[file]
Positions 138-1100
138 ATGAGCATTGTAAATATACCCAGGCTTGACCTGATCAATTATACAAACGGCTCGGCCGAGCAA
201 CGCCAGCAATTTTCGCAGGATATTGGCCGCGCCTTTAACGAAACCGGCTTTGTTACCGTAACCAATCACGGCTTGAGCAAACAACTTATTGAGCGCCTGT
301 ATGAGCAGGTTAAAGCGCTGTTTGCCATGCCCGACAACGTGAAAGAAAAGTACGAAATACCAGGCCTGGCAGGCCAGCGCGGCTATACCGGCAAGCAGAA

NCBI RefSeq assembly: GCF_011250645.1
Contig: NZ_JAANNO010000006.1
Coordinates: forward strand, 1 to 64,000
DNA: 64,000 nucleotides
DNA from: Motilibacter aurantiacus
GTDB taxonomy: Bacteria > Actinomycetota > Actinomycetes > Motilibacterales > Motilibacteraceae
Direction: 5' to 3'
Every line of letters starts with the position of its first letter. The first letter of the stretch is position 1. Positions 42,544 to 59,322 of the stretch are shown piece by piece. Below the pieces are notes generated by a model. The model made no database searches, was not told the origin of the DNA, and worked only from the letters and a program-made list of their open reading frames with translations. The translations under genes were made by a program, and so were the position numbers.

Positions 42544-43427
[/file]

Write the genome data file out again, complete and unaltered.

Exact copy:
Positions 138-1100
138 ATGAGCATTGTAAATATACCCAGGCTTGACCTGATCAATTATACAAACGGCTCGGCCGAGCAA
201 CGCCAGCAATTTTCGCAGGATATTGGCCGCGCCTTTAACGAAACCGGCTTTGTTACCGTAACCAATCACGGCTTGAGCAAACAACTTATTGAGCGCCTGT
301 ATGAGCAGGTTAAAGCGCTGTTTGCCATGCCCGACAACGTGAAAGAAAAGTACGAAATACCAGGCCTGGCAGGCCAGCGCGGCTATACCGGCAAGCAGAA

NCBI RefSeq assembly: GCF_011250645.1
Contig: NZ_JAANNO010000006.1
Coordinates: forward strand, 1 to 64,000
DNA: 64,000 nucleotides
DNA from: Motilibacter aurantiacus
GTDB taxonomy: Bacteria > Actinomycetota > Actinomycetes > Motilibacterales > Motilibacteraceae
Direction: 5' to 3'
Every line of letters starts with the position of its first letter. The first letter of the stretch is position 1. Positions 42,544 to 59,322 of the stretch are shown piece by piece. Below the pieces are notes generated by a model. The model made no database searches, was not told the origin of the DNA, and worked only from the letters and a program-made list of their open reading frames with translations. The translations under genes were made by a program, and so were the position numbers.

Positions 42544-43427